Federal prosecutors in the Western District of Texas have charged three people in a scheme to sell a Mexican child.
Prosecutors did not say what the purpose of the transaction was, but the case highlights the fraud at the border relative to birth certificates and children thought to be in “families” when they cross.
Illegal aliens rent children to get across and claim asylum with authorities, and those children are sometimes “recycled” back across only to return again as a member of another “family.”
$2,500 Price Tag
Elida Kassandra Moreno, a 26-year-old American who lives in Piedras Negras, Mexico, faces a charge of bringing an illegal alien into the U.S. for profit and lying to a federal agent. She also faces a separate complaint of conspiracy to transport an illegal alien, along with Victor Manuel Monsivais, 65, of San Antonio, and Nery Uriostegui Dominguez, a 26-year-old Mexican.
Zavala County Sheriff's deputies, prosecutors allege, stopped Moreno in Batesville, Texas, and took her to the office of Homeland Security Investigations, a subsidiary of Immigration and Customs Enforcement, in Eagle Pass.
“While being questioned, Moreno told investigators she was approached by a friend’s neighbor in Piedras Negras to transport a boy to his family in San Antonio while using her own son’s birth certificate in exchange for $1,700,” prosecutors say.
Moreno and the child crossed at Eagle Pass, rented a hotel room, then traveled to San Antonio the next day by shuttle.
While there, Moreno told prosecutors, the “friend’s neighbor told her to meet Uriostegui at Santa Rosa Park, collect $2,500 from him and deliver the child.” But then, the friend’s neighbor said “not to hand over the child and a struggle between Moreno and Uriostegui ensued.”
San Antonio cops showed up and arrested Uriostegui. But then, oddly, the friend’s neighbor told Moreno to give the boy to the neighbor’s father, Monsivais, at a truck stop on I-35 South in San Antonio. That Moreno did, prosecutors allege.
But “HSI agents received information that Monsivais and the child would soon be at a location near Military Dr. and Goliad in San Antonio,” prosecutors say. “When Monsivais arrived, HSI agents arrested him and took custody of the child.”
The conspiracy charge carries a $250,000 fine and a 10-year prison sentence. As well, Moreno faces another 10-year sentence for bringing an illegal alien across the border for profit, and another five years for lying to a federal agent.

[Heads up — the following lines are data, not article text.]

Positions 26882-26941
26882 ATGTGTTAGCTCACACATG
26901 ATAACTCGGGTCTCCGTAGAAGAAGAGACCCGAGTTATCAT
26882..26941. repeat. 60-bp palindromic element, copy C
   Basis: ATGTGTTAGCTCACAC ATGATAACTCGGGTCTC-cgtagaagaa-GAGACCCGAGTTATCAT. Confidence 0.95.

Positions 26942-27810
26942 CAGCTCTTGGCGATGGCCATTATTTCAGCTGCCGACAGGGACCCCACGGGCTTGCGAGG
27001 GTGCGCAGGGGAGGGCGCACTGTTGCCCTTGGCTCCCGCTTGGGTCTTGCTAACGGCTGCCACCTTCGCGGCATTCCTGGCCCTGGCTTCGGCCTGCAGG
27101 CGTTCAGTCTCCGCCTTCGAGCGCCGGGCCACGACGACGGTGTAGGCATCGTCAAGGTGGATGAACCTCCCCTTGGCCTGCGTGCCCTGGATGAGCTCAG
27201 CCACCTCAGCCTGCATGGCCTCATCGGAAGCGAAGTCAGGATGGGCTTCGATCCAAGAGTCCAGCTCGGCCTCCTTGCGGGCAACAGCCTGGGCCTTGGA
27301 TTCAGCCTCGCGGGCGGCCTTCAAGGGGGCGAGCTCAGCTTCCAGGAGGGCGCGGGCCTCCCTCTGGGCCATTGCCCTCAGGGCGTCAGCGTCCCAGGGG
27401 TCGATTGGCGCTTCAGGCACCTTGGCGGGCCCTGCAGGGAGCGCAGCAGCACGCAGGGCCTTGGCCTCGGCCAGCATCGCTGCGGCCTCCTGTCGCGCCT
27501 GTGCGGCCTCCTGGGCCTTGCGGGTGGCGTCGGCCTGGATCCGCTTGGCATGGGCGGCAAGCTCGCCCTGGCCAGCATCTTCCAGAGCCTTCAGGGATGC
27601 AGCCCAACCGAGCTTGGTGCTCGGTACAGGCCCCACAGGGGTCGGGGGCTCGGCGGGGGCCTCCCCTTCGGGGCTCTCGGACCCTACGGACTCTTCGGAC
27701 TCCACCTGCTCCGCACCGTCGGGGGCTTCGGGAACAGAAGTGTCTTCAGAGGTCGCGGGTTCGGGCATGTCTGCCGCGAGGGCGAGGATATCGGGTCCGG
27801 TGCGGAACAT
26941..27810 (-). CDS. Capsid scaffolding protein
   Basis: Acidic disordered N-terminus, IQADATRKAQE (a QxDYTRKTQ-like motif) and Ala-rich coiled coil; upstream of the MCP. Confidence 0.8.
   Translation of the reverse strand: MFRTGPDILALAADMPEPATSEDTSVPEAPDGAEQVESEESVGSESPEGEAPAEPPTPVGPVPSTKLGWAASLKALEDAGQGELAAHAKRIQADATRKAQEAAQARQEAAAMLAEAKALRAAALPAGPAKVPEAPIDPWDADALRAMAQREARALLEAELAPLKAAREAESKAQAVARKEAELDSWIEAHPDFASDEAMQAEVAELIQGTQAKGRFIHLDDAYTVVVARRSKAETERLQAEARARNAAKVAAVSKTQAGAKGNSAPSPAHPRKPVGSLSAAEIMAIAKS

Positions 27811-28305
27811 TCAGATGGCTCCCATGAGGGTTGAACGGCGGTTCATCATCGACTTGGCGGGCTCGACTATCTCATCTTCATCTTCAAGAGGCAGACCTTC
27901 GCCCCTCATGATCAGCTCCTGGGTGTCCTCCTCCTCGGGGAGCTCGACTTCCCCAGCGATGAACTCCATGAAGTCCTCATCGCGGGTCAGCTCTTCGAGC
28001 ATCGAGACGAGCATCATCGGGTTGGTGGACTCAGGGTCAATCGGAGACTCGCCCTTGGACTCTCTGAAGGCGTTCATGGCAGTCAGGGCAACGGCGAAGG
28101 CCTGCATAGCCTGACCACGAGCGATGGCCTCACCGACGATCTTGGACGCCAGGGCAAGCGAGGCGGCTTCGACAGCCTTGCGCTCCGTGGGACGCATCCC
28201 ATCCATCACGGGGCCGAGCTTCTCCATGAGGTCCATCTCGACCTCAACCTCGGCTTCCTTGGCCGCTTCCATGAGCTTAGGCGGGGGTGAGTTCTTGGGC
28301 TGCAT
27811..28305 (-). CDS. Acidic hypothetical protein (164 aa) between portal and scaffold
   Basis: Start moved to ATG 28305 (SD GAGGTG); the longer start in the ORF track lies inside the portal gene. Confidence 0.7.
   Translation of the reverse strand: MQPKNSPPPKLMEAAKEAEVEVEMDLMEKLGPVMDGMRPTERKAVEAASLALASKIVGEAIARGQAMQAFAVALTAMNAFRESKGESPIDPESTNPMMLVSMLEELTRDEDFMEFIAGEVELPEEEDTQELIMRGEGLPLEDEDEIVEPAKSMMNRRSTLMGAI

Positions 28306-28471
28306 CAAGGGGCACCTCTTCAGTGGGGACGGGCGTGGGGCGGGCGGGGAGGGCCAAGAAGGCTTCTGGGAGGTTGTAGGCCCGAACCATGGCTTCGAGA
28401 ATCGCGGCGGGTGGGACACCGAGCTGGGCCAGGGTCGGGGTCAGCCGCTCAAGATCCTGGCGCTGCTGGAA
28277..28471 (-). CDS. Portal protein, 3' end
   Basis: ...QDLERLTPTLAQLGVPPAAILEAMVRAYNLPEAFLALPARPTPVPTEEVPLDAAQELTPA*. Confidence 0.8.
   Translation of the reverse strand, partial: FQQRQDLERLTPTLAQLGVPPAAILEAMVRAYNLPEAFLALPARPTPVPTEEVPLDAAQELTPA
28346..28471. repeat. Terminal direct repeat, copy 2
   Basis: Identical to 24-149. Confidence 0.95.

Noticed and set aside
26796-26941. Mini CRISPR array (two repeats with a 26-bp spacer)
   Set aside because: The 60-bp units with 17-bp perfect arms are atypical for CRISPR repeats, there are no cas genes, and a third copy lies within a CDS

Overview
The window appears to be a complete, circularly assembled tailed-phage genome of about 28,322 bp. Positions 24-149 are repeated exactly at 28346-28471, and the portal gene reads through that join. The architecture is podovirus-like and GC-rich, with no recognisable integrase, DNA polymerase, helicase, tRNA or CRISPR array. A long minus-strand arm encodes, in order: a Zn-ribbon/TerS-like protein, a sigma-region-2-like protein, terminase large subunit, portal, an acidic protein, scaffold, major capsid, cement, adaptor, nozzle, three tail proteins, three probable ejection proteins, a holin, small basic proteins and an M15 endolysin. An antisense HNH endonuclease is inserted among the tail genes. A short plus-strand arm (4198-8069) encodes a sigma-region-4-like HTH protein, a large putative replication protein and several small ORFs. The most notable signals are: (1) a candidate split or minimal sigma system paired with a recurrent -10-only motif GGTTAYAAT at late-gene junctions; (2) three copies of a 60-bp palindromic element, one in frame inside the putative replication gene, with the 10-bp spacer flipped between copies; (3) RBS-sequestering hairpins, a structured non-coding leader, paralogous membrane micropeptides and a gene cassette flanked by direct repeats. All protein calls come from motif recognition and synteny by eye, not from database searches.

Although this case involved child trafficking, it highlights the crisis at the border. Illegals “rent” children and buy phony birth certificates or other identification so they can present themselves as “family units,” a get-of-out-jail-free card once border agents apprehend them.
Other Border News
Meanwhile, border agents across the southwest frontier continued their endless struggle to keep sex perverts and drug smugglers out of the country.
At Eagle Pass on July 26, they collared a Mexican illegal, Nicanor Rodriguez-Garcia, 45, just after he jumped the border, Customs and Border Protection reported. “During processing, records checks revealed that he was convicted in 1995 for sexual assault of a child in San Angelo and served 10 years in prison. He was deported to Mexico in 2005.”
Next day, agents there stopped 121 pounds of methamphetamine hidden in the gas tank of a Dodge Durango.
On Wednesday, agents at the Freer Border Patrol Station arrested four illegals who were traveling in a stolen white Ford F-250 pickup.
Agents “received information of a suspicious white pickup truck exiting a ranch off Highway 44 east of Encinal, Texas,” CBP reported. After the agents gave chase, the illegals tried to escape by driving off the highway, ramming through a ranch fence and exiting the vehicle.
The four illegal-alien truck thieves, all Mexicans, didn’t get very far. The truck was stolen in Burleson.
Also on Wednesday, border agents in the Tucson sector nailed six smugglers and seized their wares about 30 miles east of Lukeville.
“Border Patrol agents utilizing detection technology briefly spotted the group walking northbound from the border in an area well-known to agents as a drug smuggling corridor,” CBP reported.
They tracked the footprints, which led them to backpacks on the ground, and then to four Guatemalans, one Ecuadorian, and one Mexican national who were hiding in the brush.
The backpacks contained 25 pounds of methamphetamine.
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